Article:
This month’s full moon came the closest to Earth that it has been since 1948. Skywatchers and astrophotographers flocked to see the big, bright moon in all of its glory Sunday night.
The full supermoon peaked this morning (Nov. 14) at 8:52 a.m. EST (1352 GMT), but it will still look “super” for about a day after its maximum. So if you haven’t seen it yet, there’s still some time to go check it out.
The full moon won’t get this close to us again until November 25, 2034. And the closest full moon to Earth this century will occur on December 6, 2052, when our celestial neighbor will be just 221,472 miles away.
The supermoon is seen rising behind the Soyuz rocket at the Baikonur Cosmodrome launch pad in Kazakhstan Monday. PHOTOGRAPH BY BILL INGALLS, NASA
The supermoon rises behind an eagle sculpture atop LeVeque Tower in Columbus, Ohio, on Sunday. PHOTOGRAPH BY ADAM CAIRNS, THE COLUMBUS DISPATCH, ASSOCIATED PRESS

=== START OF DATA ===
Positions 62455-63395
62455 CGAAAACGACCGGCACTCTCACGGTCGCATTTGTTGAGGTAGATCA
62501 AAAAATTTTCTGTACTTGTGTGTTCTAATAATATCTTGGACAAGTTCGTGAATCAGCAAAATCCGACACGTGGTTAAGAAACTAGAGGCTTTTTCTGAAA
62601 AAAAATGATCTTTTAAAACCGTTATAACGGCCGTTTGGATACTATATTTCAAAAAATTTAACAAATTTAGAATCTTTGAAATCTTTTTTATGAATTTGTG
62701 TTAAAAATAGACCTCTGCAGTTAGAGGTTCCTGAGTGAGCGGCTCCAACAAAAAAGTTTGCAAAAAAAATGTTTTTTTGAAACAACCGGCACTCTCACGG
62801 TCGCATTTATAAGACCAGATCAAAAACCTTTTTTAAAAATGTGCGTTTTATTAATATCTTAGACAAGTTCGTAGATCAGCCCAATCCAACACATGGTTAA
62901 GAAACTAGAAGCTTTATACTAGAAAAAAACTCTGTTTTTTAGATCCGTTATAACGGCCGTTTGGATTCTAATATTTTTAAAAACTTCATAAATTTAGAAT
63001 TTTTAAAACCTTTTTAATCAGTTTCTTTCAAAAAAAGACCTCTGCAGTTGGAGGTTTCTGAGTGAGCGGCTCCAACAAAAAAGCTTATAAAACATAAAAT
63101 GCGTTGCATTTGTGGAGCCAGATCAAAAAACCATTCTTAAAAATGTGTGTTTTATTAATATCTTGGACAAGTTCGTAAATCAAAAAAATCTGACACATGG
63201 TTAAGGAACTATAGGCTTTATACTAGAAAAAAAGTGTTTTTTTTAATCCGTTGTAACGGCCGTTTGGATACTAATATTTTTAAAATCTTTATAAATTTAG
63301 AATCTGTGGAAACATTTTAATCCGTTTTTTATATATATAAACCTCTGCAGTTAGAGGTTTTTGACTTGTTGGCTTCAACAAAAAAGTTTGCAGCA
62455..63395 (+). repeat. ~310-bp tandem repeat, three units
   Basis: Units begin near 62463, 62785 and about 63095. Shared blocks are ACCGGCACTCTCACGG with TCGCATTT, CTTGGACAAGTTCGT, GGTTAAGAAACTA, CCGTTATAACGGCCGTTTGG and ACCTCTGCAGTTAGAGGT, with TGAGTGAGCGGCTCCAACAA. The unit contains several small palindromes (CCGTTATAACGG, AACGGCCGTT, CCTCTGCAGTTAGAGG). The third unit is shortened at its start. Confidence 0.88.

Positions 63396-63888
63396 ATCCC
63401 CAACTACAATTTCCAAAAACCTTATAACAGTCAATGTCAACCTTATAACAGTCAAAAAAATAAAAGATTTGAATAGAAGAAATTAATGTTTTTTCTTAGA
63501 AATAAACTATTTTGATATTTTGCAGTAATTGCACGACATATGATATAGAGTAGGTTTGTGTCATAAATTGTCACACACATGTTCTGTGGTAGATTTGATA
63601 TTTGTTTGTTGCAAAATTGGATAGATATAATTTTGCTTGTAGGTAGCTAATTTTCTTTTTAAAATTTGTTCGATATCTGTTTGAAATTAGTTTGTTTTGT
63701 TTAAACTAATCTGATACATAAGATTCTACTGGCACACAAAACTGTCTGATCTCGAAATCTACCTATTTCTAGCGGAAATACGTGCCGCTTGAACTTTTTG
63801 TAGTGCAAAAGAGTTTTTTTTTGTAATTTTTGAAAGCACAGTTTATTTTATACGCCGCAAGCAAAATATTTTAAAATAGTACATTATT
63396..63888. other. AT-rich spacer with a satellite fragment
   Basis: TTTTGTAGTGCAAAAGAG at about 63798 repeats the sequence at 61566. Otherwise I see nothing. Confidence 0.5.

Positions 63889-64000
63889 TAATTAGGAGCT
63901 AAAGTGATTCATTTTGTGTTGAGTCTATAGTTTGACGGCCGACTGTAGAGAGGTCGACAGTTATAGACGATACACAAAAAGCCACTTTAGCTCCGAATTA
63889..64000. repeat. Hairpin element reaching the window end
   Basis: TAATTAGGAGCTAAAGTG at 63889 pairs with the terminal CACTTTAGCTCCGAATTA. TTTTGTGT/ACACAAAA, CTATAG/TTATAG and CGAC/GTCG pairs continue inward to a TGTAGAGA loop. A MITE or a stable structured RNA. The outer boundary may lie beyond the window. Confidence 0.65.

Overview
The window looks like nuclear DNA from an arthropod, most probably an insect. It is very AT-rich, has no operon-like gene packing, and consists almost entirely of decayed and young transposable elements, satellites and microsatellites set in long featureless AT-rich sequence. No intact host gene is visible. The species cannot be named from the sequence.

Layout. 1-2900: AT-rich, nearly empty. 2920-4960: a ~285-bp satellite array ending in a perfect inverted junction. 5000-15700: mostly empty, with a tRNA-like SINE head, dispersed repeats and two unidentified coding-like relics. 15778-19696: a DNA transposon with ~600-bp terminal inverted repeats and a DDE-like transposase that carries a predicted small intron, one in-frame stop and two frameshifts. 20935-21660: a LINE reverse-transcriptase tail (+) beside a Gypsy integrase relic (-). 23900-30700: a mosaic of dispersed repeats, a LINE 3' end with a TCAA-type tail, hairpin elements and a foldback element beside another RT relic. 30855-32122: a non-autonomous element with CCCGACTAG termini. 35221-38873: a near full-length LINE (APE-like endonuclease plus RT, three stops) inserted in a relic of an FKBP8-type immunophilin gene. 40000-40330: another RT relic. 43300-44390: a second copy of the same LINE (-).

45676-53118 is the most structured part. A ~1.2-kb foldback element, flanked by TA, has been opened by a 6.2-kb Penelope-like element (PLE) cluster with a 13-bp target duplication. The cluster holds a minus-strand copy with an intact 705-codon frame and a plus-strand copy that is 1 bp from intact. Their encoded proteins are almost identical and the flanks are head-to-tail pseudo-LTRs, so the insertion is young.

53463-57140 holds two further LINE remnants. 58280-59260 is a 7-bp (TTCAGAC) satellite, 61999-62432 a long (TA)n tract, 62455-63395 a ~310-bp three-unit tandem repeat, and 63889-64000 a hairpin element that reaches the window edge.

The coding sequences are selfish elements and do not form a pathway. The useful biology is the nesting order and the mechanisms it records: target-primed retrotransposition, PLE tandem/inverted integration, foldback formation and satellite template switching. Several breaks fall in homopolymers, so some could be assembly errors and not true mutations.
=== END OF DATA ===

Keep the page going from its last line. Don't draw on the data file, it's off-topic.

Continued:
The supermoon appears to balance on top of the St. Louis arch. PHOTOGRAPH BY DAVID CARSON, ST. LOUIS POST-DISPATCH, ASSOCIATED PRESS
A jet flies across the supermoon en route to Heathrow Airport in London. PHOTOGRAPH BY ADRIAN DENNIS, AFP, GETTY IMAGES
The supermoon rises above apartment buildings in Beijing. PHOTOGRAPH BY NG HAN GUAN, ASSOCAITED PRESS
The big, bright moon looms behind a Ferris wheel in Hong Kong. PHOTOGRAPH BY ANTHONY WALLACE, AFP, GETTY IMAGES
The moon rises behind the castle of Almodovar in Cordoba, Spain. PHOTOGRAPH BY MICUEL MORENATII, ASSOCIATED PRESS
The supermoon rises above the Valley of the Gods near Mexican Hat, Utah. PHOTOGRAPH BY JIM LO SCALZO, EPA